The blue “jeep” is entering 787

The exit ramp onto 23 and Lower Hudson Ave. is brutal. ABC’s CapitalNYBikeMap will not put cyclists on Lower Hudson (to get to Green Isl., Troy, and the Empire State Trail continuation). Rather, it continues riders on Rt 32 to 25th St./Albany St. and then to Green Isl. and the Green Isl. Bridge/Troy. This is the established MHBHT route. See – https://www.alltrails.com/explore/trail/us/new-york/mohawk-hudson-bike-hike-trail?mobileMap=false&ref=sidebar-view-full-map  From the north end of the Watervliet cycle track to the Black Bridge in Cohoes is an “on-road” issue and thus under New York State Department of Transportation. The design is not yet available.

The cycle track begins on 4th St. after one exits the tunnel under I-787 at the trailhead of the Mohawk-Hudson Bike-Hike Trail. Note the brand new Empire State Trail sign!

Cycle Track at 4th St.

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Update #2 on Champlain Canal Trail North from Waterford

Trail Grading – 9/8/20

Good news on the Champlain Canal Trail and Empire State Trail – grading has begun at Upper New Town road. Go to this post for a complete review. “Update on Champlain Canal Trail and the Empire State Trail North from Waterford.”

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Safe Streets – It Can Be Done

The Setting – This is about a recent traffic calming street redesign in a residential area but one with major traffic arteries – Partridge St. and Woodlawn Ave.

The Scene – In the specific location there is: the Woodlawn Park Basketball Court, Albany Babe Ruth, National Little league, and Woodlawn Park Playground. The court is constantly in use. In non-COVID-19 baseball season, players and families pack the streets and grounds. Temporary signage goes out on game days to slow motor vehicle through traffic. Both Woodlawn and Partridge are “cut-through” streets connecting New Scotland Ave., Lake Ave. Main Ave., Western Ave., Washington Ave., and Central Ave.

Area Overview Prior to Redesign

Neckdown or Bulbout/Bumpout Looking South East at Glenwood

Close Up View

The Project – The City of Albany installed a “neck down,” “bulbout,” or “bumpout” mid-block to facilitate safe crossing at Glenwood St. From the National Association of City Transportation Officials, “Previous Studies on Effects of Bulbouts and Street Narrowing – The purpose of a bulbout (also known as a choker, curb bulb, neckdown, nub, or gateway) is reduction of the width of vehicle travel way at an intersection or a mid-block pedestrian crossing. Bulbouts shorten the street crossing distance for pedestrians, may slow vehicle speeds, and provide pedestrians and motorists with an improved view of one another, thereby reducing the risk of a motor vehicle–pedestrian collision.” [SOURCE: https://nacto.org/docs/usdg/effects_traffic_calming_on_ped_motorist_behavior_huang.pdf ]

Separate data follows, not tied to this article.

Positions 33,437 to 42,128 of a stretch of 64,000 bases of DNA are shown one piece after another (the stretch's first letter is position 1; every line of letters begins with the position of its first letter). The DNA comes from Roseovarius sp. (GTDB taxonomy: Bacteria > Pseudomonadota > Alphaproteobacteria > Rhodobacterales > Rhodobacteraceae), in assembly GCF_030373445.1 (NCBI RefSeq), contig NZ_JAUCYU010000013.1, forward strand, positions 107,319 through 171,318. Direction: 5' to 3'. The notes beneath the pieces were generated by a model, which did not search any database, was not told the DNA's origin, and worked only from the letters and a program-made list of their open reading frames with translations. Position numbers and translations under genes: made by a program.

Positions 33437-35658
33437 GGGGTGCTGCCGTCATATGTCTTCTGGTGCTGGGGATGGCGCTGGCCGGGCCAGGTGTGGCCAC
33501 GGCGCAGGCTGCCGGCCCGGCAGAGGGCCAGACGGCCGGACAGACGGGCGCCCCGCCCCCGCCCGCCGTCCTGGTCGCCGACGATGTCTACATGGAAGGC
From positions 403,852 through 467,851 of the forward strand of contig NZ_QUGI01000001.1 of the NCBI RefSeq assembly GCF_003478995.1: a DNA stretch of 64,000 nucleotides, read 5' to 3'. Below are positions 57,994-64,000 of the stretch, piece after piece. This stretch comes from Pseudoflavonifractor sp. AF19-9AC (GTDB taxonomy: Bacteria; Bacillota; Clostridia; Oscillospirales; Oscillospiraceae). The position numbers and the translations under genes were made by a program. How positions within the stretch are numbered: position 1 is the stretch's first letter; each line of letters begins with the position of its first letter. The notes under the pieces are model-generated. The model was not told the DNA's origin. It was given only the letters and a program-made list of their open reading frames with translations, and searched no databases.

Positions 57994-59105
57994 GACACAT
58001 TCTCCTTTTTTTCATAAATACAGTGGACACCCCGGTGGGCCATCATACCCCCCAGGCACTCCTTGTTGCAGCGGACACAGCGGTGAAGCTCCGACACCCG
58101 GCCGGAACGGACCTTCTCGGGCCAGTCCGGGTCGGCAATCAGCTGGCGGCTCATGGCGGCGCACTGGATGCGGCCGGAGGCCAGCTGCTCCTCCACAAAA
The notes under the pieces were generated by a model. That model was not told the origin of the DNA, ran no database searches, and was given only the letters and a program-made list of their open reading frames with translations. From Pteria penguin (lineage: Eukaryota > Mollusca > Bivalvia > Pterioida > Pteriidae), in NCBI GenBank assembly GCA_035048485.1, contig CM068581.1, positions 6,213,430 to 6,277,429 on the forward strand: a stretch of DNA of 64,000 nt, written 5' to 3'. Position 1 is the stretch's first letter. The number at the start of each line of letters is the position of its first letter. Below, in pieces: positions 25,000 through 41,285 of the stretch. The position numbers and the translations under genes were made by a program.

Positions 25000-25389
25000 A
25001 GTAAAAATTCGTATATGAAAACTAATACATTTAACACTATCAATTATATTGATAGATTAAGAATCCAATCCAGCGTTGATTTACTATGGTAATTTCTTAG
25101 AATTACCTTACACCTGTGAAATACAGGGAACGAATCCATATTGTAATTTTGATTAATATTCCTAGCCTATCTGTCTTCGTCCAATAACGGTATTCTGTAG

Neckdown Looking North West at Glenwood from Partridge

Not only do the bulbouts reduce pedestrian travel distance, but they also provide a visible warning of their presence. Notably, the motor vehicle lane width is now 11 ft. (as should be the maximum lane width anywhere in the city). From observation, this is more than adequate for cars passing through and would not hinder first-responder vehicles. This is a heavily traveled street. While the feature is new to people in cars, they are definitely responsive to the new stop signs and narrowed road. As regular travelers become accustomed to the neckdown, speed and “pause-and-go” likely will increase. (Previously, there were no stop signs on Woodlawn at Glenwood.)

Plenty of Room – Brake Lights “On”

See more at http://www.streetfilms.org/mba-traffic-calming/#:~:text=The%20most%20effective%20traffic%20calming%20measures%20are%20those,sending%20the%20signal%20for%20drivers%20to%20slow%20down.

Why Not Elsewhere? – By comparison, Central Ave.’s curb-to-curb distance runs around 67 ft. With 2 7-ft. parking lanes, the motor vehicle travel lanes occupy 53 ft. or 12-13 ft. per lane. Wide enough? Can there be any question why this design determines the speed for people in cars vs. the posted (and theoretical) 30 MPH limit? One might guess that within a block on either side of the commercial district of Central Ave. from, say, King St. to Washington Ave. there are thousands of residents, many of whom will need to cross Central Ave. There are plenty of other opportunities within the city to “neck down” pedestrian crossings. It can be done!

Cruising Through

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Filed under City Review, Road Diet - Traffic Calming, safety

Love Thy Neighbor.

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Filed under Bike Tech, COVID-19